"The decision on imposing peak-hour pricing rests with Commissioners Court."
April 7, 2008
By BILL MURPHY
Commissioners Court will begin debating today whether to impose congestion pricing when the four toll lanes open on the rebuilt Katy Freeway in October.
The Harris County Toll Road Authority is recommending the court set a rate of $1.25 during nonpeak hours for the trip between Texas 6 and the West Loop and double that during the morning and evening rush hours.
The court voted last June to double tolls on the Westpark Tollway during rush hours but overturned its decision days later following a public outcry over the plan.
The court is expected to set the prices for toll lanes on the Katy Freeway in the coming months.
In 2002, the county, the Metropolitan Transit Authority and Texas Department of Transportation agreed to cooperate on widening the 11-lane Katy Freeway to 18 lanes.
As part of that agreement, the three public bodies committed themselves to operating toll lanes that would always flow about 45 mph, giving people an incentive to pay to use them.
These lanes also will serve as high-occupancy vehicle lanes, said Peter Key, deputy director of the toll road authority.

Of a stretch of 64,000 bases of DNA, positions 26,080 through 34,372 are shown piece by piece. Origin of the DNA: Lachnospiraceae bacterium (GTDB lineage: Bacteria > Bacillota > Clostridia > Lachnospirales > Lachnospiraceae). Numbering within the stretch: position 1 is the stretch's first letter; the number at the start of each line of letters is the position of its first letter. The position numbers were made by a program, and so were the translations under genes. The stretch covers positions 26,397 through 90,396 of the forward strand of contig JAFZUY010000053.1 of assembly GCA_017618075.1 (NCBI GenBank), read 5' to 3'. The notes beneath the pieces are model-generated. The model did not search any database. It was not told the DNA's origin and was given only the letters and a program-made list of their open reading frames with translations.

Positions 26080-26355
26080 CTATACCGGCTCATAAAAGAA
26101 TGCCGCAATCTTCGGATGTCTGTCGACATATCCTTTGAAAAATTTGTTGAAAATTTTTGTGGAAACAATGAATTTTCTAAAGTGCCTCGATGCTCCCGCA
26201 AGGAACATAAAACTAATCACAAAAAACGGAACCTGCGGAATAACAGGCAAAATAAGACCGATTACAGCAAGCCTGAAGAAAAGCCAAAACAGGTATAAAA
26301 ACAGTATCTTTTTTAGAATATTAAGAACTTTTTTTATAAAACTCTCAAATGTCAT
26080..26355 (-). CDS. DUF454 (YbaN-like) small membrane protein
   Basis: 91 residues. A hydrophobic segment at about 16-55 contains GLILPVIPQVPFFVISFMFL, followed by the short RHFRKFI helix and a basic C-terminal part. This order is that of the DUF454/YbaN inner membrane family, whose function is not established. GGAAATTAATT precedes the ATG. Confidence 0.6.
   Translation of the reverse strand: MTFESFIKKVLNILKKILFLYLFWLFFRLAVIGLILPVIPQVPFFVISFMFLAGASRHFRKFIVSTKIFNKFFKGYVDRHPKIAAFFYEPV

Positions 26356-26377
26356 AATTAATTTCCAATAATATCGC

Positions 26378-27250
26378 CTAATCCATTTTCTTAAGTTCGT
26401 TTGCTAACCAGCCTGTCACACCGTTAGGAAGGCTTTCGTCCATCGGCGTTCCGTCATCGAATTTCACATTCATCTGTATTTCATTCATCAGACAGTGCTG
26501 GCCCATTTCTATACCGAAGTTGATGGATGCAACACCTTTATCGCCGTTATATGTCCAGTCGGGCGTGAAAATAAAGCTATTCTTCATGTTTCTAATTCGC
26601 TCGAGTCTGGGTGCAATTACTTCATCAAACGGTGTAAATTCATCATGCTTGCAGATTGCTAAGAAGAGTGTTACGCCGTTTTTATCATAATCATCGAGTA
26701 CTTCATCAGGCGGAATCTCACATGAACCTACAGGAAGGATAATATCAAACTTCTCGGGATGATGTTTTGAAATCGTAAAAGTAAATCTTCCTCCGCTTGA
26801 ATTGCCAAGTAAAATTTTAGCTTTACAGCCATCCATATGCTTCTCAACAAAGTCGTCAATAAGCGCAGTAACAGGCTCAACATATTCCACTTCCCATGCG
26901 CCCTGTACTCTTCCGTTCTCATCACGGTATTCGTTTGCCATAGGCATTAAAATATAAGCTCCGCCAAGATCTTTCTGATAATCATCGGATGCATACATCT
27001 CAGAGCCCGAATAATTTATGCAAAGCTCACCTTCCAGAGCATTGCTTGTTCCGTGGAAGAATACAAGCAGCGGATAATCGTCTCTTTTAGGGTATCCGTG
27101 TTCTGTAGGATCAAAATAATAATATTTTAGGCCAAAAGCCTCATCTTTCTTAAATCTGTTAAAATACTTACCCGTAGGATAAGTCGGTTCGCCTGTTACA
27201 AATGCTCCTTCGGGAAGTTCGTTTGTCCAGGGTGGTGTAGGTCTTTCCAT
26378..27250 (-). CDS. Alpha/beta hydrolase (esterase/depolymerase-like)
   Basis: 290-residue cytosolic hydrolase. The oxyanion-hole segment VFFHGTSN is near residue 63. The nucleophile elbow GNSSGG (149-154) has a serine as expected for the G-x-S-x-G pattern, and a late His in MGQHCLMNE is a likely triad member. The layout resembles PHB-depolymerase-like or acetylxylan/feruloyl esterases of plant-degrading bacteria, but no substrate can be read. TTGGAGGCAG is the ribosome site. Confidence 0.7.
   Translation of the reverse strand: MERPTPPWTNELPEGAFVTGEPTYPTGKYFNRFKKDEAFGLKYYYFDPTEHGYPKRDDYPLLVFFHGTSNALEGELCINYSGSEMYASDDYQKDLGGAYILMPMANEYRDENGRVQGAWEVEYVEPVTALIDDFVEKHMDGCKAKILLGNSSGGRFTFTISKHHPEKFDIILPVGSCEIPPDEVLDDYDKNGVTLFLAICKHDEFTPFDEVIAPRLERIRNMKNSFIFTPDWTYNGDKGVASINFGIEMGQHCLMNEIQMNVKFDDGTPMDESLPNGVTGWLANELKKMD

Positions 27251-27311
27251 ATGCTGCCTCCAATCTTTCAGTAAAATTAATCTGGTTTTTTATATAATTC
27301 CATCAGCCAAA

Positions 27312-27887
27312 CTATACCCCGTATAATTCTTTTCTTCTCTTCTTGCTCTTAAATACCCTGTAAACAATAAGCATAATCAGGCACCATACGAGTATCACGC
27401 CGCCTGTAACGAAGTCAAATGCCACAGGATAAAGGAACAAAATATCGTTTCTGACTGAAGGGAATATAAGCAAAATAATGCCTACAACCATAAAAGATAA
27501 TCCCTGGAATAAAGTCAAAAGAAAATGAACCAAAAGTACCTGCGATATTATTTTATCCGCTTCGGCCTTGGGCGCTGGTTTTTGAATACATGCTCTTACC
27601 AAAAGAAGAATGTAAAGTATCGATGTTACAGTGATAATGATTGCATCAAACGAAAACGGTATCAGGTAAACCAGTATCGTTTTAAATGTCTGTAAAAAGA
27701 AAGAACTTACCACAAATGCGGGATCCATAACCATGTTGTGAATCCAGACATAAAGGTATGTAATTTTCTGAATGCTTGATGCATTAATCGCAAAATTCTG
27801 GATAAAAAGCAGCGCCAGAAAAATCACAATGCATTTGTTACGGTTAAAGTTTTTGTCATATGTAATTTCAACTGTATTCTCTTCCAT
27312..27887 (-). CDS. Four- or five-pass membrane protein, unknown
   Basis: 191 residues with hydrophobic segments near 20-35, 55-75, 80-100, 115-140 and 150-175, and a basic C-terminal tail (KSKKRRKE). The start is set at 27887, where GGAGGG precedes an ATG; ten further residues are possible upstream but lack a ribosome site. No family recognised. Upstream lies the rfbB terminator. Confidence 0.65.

But the pact, he said, does not require peak-hour pricing. The decision on imposing peak-hour pricing rests with Commissioners Court, he said.
"We think (peak-hour) pricing is the most effective way to keep traffic flowing and the safest way," Key said.
County Judge Ed Emmett said, "We have to maintain a certain speed in those lanes, and congestion pricing is supposed to do that."
Four middle lanes — two lanes in each direction — will be toll lanes and high-occupancy vehicle lanes. Metro buses will travel the lanes at no cost.
Vehicles with three or more occupants will be able to travel for free in the eastbound toll lanes from 6 to 11 a.m. and in the westbound toll lanes from 2 to 8 p.m., year-round.
Besides high-occupancy vehicles, only vehicles with EZ Tags will be allowed to travel the toll lanes.
With the court's permission, the toll road authority will be allowed to double prices during nonpeak hours when the traffic on the toll roads is moving slower than 45 mph, Key said.
The toll road authority will rely on Transtar cameras for information about traffic flow in the toll lanes.
Signs along the toll road and its entrances would inform drivers when prices during nonpeak hours were doubling.
If a $2.50 toll did not keep traffic flowing at a minimum of 45 mph, the toll road authority could recommend that the court raise the price, Key said.
"If we don't maintain that flowing traffic in that (Katy Freeway toll area), we will have to make changes," he said. "One potential change would be the toll rate."
Key said the toll road authority wants to see whether doubling will be enough to keep the toll lanes flowing.
"If you're going to start, it seemed like a wise idea to start on the lower end," he said.
WHAT DO OTHER DRIVERS PAY?
Peak-hour prices on toll roads elsewhere in the U.S. greatly exceed the $2.50 being considered for the Katy Freeway:
• In northern Virginia, drivers pay $12 for a 12-mile ride.
• A tollway in Orange County, Calif., charges $10 for 10 miles.
• Drivers in Minneapolis pay $8 for an 11-mile ride.
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